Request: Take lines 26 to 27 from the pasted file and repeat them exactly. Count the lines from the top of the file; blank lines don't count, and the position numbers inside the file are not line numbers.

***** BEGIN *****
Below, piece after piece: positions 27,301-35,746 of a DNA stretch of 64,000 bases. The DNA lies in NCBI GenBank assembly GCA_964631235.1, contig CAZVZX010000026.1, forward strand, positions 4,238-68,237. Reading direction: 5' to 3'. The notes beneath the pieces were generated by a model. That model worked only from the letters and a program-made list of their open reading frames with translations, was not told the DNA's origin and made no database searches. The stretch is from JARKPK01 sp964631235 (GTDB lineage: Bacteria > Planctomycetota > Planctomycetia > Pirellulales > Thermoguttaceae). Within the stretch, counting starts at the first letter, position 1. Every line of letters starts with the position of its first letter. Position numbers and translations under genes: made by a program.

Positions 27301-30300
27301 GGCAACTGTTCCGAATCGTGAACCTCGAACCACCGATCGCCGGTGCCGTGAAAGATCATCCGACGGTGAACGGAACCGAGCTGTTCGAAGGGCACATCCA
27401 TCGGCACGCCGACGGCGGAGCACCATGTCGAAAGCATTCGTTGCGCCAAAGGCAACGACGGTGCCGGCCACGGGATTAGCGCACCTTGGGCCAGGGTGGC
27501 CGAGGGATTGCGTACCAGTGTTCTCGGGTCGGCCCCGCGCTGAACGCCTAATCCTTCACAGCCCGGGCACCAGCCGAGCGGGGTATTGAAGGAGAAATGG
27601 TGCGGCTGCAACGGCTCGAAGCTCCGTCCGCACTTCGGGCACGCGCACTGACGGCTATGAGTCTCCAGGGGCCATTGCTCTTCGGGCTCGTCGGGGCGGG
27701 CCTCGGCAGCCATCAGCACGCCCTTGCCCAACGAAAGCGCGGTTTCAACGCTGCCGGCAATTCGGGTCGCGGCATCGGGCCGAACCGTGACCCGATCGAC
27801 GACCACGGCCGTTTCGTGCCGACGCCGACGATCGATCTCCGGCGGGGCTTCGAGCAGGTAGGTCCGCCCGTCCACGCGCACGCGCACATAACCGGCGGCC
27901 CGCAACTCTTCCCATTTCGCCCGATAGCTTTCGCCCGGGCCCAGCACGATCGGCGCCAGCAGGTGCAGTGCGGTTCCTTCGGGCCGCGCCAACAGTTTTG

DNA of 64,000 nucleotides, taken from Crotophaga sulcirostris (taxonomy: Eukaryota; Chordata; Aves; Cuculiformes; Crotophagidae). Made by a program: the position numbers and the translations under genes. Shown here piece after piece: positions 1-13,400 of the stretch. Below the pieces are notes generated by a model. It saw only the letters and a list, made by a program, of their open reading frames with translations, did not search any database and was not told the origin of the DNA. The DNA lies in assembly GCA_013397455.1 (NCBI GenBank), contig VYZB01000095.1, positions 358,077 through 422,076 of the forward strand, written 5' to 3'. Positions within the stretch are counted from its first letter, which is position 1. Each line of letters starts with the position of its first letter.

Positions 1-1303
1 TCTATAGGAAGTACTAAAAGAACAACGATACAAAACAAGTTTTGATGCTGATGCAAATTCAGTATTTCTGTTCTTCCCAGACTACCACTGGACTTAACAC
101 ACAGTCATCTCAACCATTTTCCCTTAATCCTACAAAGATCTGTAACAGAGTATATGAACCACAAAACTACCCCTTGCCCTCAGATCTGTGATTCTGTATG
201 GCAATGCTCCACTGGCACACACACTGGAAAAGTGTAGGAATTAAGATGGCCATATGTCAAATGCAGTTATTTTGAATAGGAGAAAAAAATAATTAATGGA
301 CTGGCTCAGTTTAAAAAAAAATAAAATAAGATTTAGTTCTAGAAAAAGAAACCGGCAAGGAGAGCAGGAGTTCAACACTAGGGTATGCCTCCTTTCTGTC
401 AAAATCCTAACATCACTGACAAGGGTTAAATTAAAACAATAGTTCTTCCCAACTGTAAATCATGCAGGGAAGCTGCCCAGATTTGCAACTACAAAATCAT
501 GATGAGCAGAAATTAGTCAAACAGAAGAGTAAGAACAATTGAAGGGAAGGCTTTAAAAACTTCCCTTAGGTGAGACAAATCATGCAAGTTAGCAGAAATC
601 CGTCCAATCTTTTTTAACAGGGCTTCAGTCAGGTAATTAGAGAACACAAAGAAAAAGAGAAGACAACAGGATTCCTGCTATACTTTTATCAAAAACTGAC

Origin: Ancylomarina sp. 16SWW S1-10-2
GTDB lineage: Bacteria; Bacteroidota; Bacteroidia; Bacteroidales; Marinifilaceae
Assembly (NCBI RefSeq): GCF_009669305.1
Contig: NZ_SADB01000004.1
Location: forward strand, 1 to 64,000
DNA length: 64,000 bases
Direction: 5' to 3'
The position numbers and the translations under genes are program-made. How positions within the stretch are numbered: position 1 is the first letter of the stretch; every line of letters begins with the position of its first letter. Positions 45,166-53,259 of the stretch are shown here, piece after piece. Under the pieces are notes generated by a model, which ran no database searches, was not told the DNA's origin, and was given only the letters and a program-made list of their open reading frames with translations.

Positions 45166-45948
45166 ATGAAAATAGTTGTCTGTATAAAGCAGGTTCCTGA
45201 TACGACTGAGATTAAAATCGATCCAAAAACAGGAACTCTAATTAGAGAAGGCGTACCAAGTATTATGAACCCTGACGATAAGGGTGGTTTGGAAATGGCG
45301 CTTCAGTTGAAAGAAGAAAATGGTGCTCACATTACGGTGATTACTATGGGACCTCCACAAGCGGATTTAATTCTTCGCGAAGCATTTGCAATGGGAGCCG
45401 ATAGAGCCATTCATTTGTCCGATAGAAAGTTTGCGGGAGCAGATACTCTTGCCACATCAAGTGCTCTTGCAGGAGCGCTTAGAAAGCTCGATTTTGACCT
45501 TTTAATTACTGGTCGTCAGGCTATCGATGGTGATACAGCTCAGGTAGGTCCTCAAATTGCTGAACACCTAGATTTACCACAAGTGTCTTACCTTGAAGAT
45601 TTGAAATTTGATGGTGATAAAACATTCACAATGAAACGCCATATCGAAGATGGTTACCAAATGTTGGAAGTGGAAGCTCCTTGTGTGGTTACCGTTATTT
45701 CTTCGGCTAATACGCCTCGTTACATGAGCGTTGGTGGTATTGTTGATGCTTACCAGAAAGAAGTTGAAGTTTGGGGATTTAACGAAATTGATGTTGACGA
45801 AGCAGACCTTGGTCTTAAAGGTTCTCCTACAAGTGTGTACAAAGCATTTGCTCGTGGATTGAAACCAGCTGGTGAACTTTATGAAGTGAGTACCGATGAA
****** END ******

The position numbers and the translations under genes are program-made. How positions within the stretch are numbered: position 1 is the first letter of the stretch; every line of letters begins with the position of its first letter. Positions 45,166-53,259 of the stretch are shown here, piece after piece. Under the pieces are notes generated by a model, which ran no database searches, was not told the DNA's origin, and was given only the letters and a program-made list of their open reading frames with translations.

Positions 45166-45948